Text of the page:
Q: The WC3 specs can be hard to interpret regarding animated GIFs. What are some best practices you’ve found for animated GIFs?

Another amazing question. I agree, the specs can be very hard to interpret. Although it’s a few years old, this presentation is a great resource for considerations when using animated GIFs.

Q: This is fantastic! I have gotten a lot more conscious about alt text, also as an added promotional item and for the “fun” factor. Having said this, there are a lot of things I have not thought about. Having a daughter with ADHD, I never thought of the way she reacts to pages. Good food for thought. Any more resources you can share?

So glad you enjoyed the webinar! I really like these posters produced by the British Government for some quick, easy advice for accessibility.

Q: How would you suggest revising content so that it’s not overwhelming for people with ADHD?

For a first step in making your content more ADHD friendly we suggest:

  • Maintain a logical reading pattern that is simple to navigate
  • Avoid disruptive imagery, make sure your images compliment your messaging and content – design for the sake of design is mess
  • Avoid over-the-top animations and animated GIFs, consider if you truly need an animation to loop continuously
  • Avoid subtle, ever changing animations. These can draw attention away for sustained periods of times
  • Consider condensing your content down to key points.

Q: If your image content is represented in the visible HTML text, do you also need to include it in the alt text? Or is it ok to be more general?

If your image is already represented in visible, readable HTML text and the image is purely for decorative purposes you can put a blank alt tag on there. Simply add alt=” ” and this will tell the screen reader that the image is decorative and thus, will skip it in the reading process.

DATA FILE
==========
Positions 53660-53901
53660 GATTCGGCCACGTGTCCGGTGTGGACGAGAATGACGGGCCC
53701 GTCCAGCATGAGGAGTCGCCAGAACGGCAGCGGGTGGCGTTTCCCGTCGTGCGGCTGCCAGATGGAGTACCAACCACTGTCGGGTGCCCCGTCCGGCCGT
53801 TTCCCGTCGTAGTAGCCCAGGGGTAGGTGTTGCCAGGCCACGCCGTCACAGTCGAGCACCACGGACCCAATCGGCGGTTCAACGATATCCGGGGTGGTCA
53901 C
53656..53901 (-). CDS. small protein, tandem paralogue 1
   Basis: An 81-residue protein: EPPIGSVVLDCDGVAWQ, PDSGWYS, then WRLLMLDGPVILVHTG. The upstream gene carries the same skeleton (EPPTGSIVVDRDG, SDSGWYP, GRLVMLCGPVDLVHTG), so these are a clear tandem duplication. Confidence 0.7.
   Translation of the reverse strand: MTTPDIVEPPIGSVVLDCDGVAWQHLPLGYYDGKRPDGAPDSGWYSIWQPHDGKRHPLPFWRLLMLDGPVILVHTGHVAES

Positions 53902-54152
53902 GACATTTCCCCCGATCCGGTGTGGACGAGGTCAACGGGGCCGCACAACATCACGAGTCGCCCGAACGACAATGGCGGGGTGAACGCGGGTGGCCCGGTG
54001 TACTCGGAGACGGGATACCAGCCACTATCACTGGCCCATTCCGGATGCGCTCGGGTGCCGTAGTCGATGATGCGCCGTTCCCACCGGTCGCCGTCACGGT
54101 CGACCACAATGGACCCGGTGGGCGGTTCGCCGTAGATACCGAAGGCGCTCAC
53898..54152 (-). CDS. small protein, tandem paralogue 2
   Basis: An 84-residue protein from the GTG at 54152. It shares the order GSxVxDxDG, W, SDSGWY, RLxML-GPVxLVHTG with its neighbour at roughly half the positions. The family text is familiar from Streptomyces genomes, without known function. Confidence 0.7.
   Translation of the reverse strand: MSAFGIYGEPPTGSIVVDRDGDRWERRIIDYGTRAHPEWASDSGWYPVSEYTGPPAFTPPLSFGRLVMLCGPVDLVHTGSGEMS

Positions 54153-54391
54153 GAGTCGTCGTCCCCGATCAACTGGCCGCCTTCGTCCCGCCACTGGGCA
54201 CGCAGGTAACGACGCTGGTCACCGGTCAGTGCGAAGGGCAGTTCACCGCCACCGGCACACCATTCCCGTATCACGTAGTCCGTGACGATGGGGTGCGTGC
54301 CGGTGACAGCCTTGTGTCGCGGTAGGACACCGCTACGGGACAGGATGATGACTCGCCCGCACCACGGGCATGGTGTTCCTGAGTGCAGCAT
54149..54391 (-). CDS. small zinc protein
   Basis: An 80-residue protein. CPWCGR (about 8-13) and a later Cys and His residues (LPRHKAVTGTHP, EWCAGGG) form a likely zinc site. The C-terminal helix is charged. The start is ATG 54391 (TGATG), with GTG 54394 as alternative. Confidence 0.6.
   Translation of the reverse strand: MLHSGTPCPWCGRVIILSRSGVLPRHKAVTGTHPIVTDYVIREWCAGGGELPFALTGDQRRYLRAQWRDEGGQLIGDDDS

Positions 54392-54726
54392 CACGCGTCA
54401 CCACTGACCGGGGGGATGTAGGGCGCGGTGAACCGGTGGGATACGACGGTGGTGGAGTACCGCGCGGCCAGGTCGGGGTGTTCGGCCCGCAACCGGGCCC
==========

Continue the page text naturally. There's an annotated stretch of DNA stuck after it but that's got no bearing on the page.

Q: Define image only emails? What would you recommend besides an image only email?

When we talk about image only emails, we’re generally referring to emails that are compromised solely of images. These emails are still very prevalent, with the retail industry being the biggest culprit. We recommend keeping key content to text, rather than rendering it as images.

Q: Are pre-headers intended purely for siri’s email preview, or are they also read by a screen reader after the email is opened as well?

Preheaders will cover a few things for us, primarily they allow us to provide a bit of extra info for people in their inboxes. They also help us provide information to Siri and other such devices for a breakdown of the email before a user opens it. Once an email is opened, a screen reader should not read your preheader text, as it is hidden from view.

Q: How accessible are plugins like LiveClicker or Moveable Ink (for example countdown timers)?

It’s my understanding that these tools use primarily images. So, by default, they won’t be quite as accessible as using an HTML solution. That being said, I do not know of a purely code solution to countdown timers. If you are going to use something like this, ensure you’re properly using ALT tags.

Don’t guess – test!

Want to give Email on Acid a try? We offer a free trial, free for 7 days, so you can see what we have to offer. Because every client renders your HTML differently, it’s critical to test your email across the most popular clients and devices.

Author: Alex Ilhan

Hailing all the way from England, Alex brings his email development expertise along with an endless stream of cups of tea and British cynicism. Follow him on Twitter: @omgitsonlyalex.

Author: Alex Ilhan

Hailing all the way from England, Alex brings his email development expertise along with an endless stream of cups of tea and British cynicism. Follow him on Twitter: @omgitsonlyalex.

1 thought on “Accessibility in Email Webinar Recap”

  1. If I have an image that is clickable and text describing that image that is not clickable can I use aria-describedby? If not, what is the best solution.? I don’t want the screen reader to say something twice.